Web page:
• Just wanted to mention that this is not something you can decide and forget...we've changed this so many times through the years.

    Couples get divorced, people leave church activity, older children marry, and grandparents become disabled. All of that should be considered and the designation kept accurate to reflect changing times.
    posted by Anonymous Naismith at 11/13/2007 03:03:00 PM  

  • I have thought long and hard about this topic and have decided no can raise my kids but me so I just can't die.

    Seriously though, all the grandparents are too old. Some of the sibs are responsible and would be willing but none share our religous beliefs and my children can't lose that. But it seems a lot to ask of friends.
    posted by Blogger Sexy Housewife at 11/13/2007 05:08:00 PM  

  • It's funny you wrote this post, Carrie, because we are actually setting up our will and trust right now. Here are some of the mistakes we have already managed to make:

    1-When our oldest was born, we went ahead and asked my brother and his wife to be his guardian in the event of our death. Now they have two of their own kids, both of them work long hours, and to be perfectly honest, I don't love their values and their parenting practices. We should have thought about this more carefully. We are going to name my mom as their guardian and hope they don't talk to each other about it. (I don't really want to have the "I don't think you are good enough to raise my kids" discussion with them especially since the chances of DH and I both dying are very remote)

    2-We have made three wills but never signed any of them. Really stupid. I am determined to finish the job this time and have given myself a deadline until the end of the year to get our trust completely finished. I think it is some kind of psychological thing, if I don't sign the will I won't die, because I'm generally not one to not finish a project.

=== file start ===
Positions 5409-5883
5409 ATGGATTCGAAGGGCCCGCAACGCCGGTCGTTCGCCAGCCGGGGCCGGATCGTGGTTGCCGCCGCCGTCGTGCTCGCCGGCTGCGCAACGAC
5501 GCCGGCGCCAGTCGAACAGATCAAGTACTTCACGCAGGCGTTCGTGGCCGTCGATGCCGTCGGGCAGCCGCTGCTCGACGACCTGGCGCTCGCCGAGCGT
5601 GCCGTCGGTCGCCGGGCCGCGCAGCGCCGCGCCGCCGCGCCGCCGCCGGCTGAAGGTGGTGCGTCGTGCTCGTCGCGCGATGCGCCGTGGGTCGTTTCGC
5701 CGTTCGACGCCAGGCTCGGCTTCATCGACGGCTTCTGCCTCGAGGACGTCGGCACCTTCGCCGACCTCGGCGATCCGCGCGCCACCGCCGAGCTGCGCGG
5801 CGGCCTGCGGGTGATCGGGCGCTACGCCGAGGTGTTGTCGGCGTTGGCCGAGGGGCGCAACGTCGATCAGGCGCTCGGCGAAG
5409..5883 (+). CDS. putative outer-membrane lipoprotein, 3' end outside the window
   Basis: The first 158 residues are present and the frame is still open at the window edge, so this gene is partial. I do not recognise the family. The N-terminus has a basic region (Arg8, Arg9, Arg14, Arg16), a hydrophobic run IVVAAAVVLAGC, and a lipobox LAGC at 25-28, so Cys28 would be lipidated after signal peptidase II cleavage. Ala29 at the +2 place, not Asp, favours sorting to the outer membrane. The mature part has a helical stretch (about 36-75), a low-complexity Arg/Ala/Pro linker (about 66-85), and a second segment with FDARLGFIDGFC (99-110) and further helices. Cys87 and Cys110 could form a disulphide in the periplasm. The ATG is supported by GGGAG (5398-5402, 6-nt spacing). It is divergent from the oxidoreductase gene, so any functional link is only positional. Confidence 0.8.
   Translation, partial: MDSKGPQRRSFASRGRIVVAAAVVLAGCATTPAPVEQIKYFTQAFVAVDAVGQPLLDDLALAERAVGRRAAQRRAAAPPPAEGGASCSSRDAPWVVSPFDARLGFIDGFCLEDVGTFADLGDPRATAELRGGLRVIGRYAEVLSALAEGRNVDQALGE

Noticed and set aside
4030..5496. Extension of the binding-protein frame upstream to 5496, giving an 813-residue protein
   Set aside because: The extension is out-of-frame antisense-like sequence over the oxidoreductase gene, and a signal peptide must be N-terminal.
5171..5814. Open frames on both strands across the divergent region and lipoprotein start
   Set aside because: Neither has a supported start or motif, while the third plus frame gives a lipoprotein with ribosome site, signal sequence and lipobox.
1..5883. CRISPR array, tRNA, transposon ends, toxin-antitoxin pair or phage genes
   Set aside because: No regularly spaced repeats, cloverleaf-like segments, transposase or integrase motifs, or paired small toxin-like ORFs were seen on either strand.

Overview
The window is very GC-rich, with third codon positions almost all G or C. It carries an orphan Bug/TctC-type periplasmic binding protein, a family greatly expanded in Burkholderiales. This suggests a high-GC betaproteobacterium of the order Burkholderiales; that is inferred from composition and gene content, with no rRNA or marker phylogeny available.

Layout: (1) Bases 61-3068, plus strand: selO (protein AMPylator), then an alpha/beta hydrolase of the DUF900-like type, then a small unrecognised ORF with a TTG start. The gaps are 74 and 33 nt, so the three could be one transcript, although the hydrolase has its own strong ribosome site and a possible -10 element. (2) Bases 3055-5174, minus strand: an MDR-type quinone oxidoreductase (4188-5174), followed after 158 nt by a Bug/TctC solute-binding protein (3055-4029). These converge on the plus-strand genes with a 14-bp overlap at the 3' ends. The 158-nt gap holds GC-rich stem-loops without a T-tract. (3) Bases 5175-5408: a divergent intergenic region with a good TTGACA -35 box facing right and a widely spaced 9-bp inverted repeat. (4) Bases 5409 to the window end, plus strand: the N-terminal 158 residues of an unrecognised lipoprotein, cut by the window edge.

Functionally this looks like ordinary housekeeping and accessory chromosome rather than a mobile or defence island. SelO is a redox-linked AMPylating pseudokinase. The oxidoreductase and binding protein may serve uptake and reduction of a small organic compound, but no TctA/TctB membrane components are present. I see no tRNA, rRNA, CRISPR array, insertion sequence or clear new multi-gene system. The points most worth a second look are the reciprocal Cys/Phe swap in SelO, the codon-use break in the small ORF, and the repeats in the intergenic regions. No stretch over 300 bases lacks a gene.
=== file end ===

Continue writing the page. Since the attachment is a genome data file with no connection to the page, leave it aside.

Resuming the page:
3. I just made this last mistake. I started putting our assets in a living revocable trust, which is pretty standard these days....only to find out that this type of trust is not recommended if you have a special needs child. We don't know if our special needs child will need extra help or not when he is older, but if he does, the assets in our trust would prevent him from receiving any sort of government aid. FYI for anyone else in a similar situation!
    posted by Blogger Jen at 11/13/2007 08:07:00 PM  

  • It's been so great to hear everyone's thoughts and experiences on the matter. It is an important (though somewhat unpleasant) thing to take care of. And it's obviously important to remember that circumstances can change, so your will may need to change as well.

    I guess we are lucky in that dh and I both have great (and pretty large) families, but it also makes the choice a hard one as well. I guess we could do what Tamrobot suggested and do a drawing for what I guess are our highly adorable children. :)
    posted by Blogger TftCarrie at 11/13/2007 10:26:00 PM  

  • Wow, Carrie, this is a great topic. A few years ago we maade a trust and decided to leave as guardians my DH's sister. DH and his side of the family are not LDS (no one is in my family too except my mom), but they are incredibly stable, loving supportive people who already have a great relationship with our kids.

    Our lawyer specifically told us that guardianship should never be left to those significantly older than you (i.e., grandparents). However, when I mentioned to my mom that we had chosen guardianship for the kids to my sister-in-law, she went ballistic. Freaked out. Couldn't handle the fact that I was putting their souls in jeopardy and (she felt) cutting her off. I had to call the lawyer and have him CHANGE it to my mom, even though she is in poor health and almost 70 years old. She can't even babysit them for more than a few hours without getting tired out, and she can't really take them anywhere or do any activities with them at all!

    But... it was a matter of keeping peace with my mother. All I can do now, is hope I don't die first!! These kinds of topics can lead to real heated and emotional situations within the family. Choose wisely!
    posted by Anonymous Anonymous at 11/14/2007 04:50:00 AM  

  • Ooops. I didn't mean to be annonymous. That was me.

    posted by Anonymous meems at 11/14/2007 04:51:00 AM  

  • meems,